If you have decided that you want to pursue your university studies in the USA, then you are probably full of questions regarding degrees and majors. Well, you are not alone. So, let me tell you a little more about the U.S. higher education system and admissions process.
1. COLLEGE vs. UNIVERSITY
Colleges and universities are essentially the same thing. The main difference is that college refers to an institute of higher education that offers a 4-year degree (Bachelor degrees) while universities also offer graduate degrees including Master degrees and PhDs. Colleges also refer to Community Colleges, which only offer 2-year degrees (Associate degrees) and allow students to take general courses before transferring to 4-year colleges and universities.
2. BACHELOR, MASTER, PhD…
Bachelor degrees are 4-year degrees that focus on one or two academic fields. Bachelor degrees are usually divided into two groups: Bachelor of Arts (B.A.) and Bachelor of Science (B.S.).
Bachelor of Arts degrees usually focus on liberal arts and humanities fields while Bachelor of Science degrees concentrate on science, engineering, technology and business fields. In order to obtain a bachelor’s degree, you must choose a major.
A major is the academic field that you have chosen to study. For example: English, Electrical Engineering, Finance, Biology, Psychology, Philosophy, International Relations, etc. Some universities also require you to choose a minor.
A minor is an optional academic field you can study in addition to your major. A minor should not require as much time or effort as your major, and it usually requires just a few courses.
One of the major differences between the U.S. higher education system and education systems from other countries is that students in the U.S. must take a variety of courses in addition to their major courses. Most students will need to study English, Mathematics, Science, Social Studies and Humanities regardless of their major and minor. For example, Business majors must take English Literature or Art Appreciation as part of their general requirements in addition to their business courses, just as English majors must take Algebra and Biology as part of their requirements. This allows you to be a richer and well-rounded individual ready to give your input in a variety of subjects.
Master degrees are graduate degrees, which last 2 or more years, where you can further concentrate and specialize in the field of your choice. You can specialize in a different field than the one you focused on during your undergraduate education.
Several students change their minds about their careers after graduating from college and go on to get master degrees in the field of their choice. In fact, many liberal arts graduates choose to go for an MBA after a couple of years of experience in the corporate world, while some science graduates choose to go for master degrees in education after acquiring a passion for the education world. Master degrees not only allow you to switch careers, they also give you several advantages including more field expertise, a wider professional network, credibility and better and more job opportunities.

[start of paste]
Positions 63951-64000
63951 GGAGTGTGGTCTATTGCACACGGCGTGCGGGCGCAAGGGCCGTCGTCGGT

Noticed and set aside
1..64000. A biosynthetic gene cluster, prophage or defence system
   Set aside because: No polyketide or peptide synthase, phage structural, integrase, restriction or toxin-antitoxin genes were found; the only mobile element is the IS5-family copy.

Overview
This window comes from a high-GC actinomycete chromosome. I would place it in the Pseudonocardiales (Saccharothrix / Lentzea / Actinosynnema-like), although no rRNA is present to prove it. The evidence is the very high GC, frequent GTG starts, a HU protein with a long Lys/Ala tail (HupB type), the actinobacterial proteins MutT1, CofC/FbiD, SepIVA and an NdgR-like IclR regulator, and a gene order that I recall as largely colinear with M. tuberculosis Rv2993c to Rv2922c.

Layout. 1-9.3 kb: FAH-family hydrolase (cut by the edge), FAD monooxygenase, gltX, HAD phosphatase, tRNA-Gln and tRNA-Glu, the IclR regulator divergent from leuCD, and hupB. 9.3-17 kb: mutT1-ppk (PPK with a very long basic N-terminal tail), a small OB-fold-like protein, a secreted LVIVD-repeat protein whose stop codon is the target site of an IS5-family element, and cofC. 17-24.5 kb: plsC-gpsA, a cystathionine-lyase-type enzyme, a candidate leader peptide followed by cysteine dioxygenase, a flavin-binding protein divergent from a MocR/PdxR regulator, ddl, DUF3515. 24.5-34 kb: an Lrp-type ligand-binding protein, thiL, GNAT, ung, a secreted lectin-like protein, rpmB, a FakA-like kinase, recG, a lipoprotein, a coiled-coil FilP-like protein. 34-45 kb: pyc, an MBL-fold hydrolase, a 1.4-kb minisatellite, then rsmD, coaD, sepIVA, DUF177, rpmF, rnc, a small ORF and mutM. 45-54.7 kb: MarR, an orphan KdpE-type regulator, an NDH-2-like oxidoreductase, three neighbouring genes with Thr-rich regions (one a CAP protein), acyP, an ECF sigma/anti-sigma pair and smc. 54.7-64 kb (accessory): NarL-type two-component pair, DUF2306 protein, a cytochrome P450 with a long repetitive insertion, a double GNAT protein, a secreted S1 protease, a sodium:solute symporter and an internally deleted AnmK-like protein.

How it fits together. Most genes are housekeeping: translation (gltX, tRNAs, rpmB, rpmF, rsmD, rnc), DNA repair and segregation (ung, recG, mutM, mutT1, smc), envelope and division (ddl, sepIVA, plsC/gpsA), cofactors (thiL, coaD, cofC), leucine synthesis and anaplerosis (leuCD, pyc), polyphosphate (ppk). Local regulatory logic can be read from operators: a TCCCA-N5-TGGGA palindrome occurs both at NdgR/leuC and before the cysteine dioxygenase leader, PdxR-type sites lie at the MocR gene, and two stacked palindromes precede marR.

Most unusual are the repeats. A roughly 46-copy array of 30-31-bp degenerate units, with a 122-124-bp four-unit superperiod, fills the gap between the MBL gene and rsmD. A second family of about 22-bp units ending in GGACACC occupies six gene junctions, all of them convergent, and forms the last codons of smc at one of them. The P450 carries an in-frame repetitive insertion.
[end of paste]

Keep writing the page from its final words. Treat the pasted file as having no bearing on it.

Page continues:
PhD and doctorate degrees prepare students for careers in research and academia. In other words, these degrees basically focus on preparing university professors and professional researchers. Research and publications are the main goals of this field, and students must be prepared to dedicate many hours to a specific area of research. PhD programs can last an average of 4 to 7 years. Students usually attend classes for the first couple of years and focus on preparing their dissertation for the remaining years. A master’s degree is not a requirement for the PhD, but many universities prefer students who have completed graduate studies in their field. Medical Doctor (M.D.) and Juris Doctor (J.D.) are professional degrees for students interested in becoming doctors and lawyers respectively.
Application requirements for these degrees include a bachelor’s degree and an entrance exam – MCAT for medical school and LSAT for law school.
3. ADMISSIONS REQUIREMENTS
Bachelor Degrees: Admission to a B.S. or B.A. program requires that you have a High School degree or its equivalent. Most universities also require SAT or ACT scores. International Students who come from non-English speaking countries must also take the TOEFL exam.
Master Degrees: Admission to a M.S. or M.A. program requires that you have a bachelor’s degree or its equivalent. Depending on the program, you will also need to take the GRE or GMAT exam – for MBA and Business school applicants. TOEFL scores will be required from international students who come from non-English speaking countries. Note that some universities will waive the TOEFL requirement for applicants who already have a U.S. Bachelor’s degree.
PhD and Doctorate Degrees: Most PhD programs require that you have a bachelor’s degree, however preference will be given to students with previous graduate work. GRE or GMAT test scores will also be required. TOEFL scores will be required from international students who come from non-English speaking countries. Note that some universities will waive the TOEFL requirement for applicants who already have a U.S. Bachelor’s degree.
4. FINAL COMMENTS
Some schools offer joint bachelor and master degrees where students can take an extra year (5th year) of classes and graduate with a B.S./M.S. degree.
Many universities also offer joint graduate degrees such as MBA/M.S., MBA/J.D., J.D./PhD or M.D./PhD degrees. Admission requirements vary from university to university, so it is important that you contact the admissions office to verify what the exact requirements may be for a particular academic program.
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Denisse I. Romero